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This study was conducted to assess the effect of linseed supplementation and the duration of feeding on nutritional properties of beef. Fatty acids, and bioactive compounds were determined on steaks from Friesian steers. Animals were divided into six experimental treatments consisting in 2 finishing diets: control diet vs linseed diet containing 10% whole linseed and 3 time of feeding: 40, 75, or 120 days before slaughter. Meat from steers fed linseed supplementation showed an increased percentage of n-3 PUFA from 40 to 75 days of feeding, while, CLA increased from 40 and 75, but declined at 120 days. Duration of feeding significantly affected creatine concentrations with an increase in LS group from 40 to 75 days of feeding.

In: 63rd International Congress of Meat Science and Technology


In Africa, food insecurity seems to be a continual problem as a result of various factors such as extreme poverty, water scarcity, land degradation, and climate change. As a result, chronic hunger and malnutrition are still prevalent in many African countries. Consequently, the utilization of available and affordable natural food sources is needed to accommodate the energy and nutritional requirements of the people, such as edible insects. Edible insects are abundant and locally available throughout Africa, hence could be utilized as low-cost, nutritious, and sustainable foods. Around 500 species have been recorded in sub-Saharan Africa out of the 2,100 known edible insect species worldwide. The consumption of insects, also known as entomophagy, has been historically practiced by indigenous people of Africa. To date, edible insects are seen in Africa as a good opportunity, particularly for rural households, to improve their livelihoods at an economic and nutritional level. Edible insects are a great source of energy and nutrients – and their rearing only requires a small amount of water, land and feeding resources. Entomophagy may also serve as an ecologically sound control measure for insect pests, such as locusts, that periodically wreak havoc on agricultural fields. The combination of being a highly nutritious food source and having economic advantages made edible insects very attractive in all the African regions. Their promotions into the diet would ameliorate the well-being of the population and boost economic growth in Africa. However, African countries need local and regional legal frameworks to achieve smooth functioning of marketing of edible insects and their products.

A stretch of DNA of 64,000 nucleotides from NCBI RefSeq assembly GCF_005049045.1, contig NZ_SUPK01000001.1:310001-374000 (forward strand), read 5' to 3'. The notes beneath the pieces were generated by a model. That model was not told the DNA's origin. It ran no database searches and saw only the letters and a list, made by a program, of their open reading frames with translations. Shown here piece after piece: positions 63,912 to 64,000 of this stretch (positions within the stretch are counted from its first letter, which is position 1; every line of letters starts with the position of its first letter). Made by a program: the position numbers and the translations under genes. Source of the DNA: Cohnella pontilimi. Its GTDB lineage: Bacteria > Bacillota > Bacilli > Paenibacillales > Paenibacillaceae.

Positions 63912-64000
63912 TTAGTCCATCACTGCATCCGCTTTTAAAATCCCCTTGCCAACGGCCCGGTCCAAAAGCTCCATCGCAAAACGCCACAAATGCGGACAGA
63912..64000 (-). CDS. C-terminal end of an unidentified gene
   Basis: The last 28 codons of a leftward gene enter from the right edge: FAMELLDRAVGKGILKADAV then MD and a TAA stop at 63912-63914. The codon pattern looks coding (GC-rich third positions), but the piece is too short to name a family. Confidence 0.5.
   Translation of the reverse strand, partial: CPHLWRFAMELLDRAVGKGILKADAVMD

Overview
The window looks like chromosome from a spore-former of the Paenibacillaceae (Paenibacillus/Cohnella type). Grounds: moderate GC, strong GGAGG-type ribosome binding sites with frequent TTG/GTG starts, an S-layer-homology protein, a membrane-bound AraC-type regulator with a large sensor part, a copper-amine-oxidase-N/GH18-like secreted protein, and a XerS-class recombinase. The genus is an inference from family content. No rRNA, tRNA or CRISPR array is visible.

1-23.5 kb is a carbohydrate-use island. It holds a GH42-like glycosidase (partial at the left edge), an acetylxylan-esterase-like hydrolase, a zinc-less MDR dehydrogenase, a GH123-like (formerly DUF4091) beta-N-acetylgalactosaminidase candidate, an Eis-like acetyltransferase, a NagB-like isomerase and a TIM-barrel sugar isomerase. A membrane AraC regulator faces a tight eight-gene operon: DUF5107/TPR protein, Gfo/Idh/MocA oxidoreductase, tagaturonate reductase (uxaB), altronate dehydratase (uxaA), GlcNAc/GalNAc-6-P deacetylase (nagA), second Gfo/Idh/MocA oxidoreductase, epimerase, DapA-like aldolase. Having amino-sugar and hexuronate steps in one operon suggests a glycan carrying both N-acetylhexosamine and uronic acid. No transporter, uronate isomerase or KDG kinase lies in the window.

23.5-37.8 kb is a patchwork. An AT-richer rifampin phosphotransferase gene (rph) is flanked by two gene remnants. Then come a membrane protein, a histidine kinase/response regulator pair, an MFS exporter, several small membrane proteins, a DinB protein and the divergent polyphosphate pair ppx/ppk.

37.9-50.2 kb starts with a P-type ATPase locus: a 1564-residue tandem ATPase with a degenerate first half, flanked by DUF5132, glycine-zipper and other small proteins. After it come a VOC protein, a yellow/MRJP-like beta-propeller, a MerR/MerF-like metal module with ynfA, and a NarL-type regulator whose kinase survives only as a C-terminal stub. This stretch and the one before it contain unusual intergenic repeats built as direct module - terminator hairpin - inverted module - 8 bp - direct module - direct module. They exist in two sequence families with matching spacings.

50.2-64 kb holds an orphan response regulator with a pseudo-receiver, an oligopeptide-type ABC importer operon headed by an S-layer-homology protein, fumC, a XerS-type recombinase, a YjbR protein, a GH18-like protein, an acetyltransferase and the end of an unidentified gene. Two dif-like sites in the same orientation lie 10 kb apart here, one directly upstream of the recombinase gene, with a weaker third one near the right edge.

Open Access
In: Journal of Insects as Food and Feed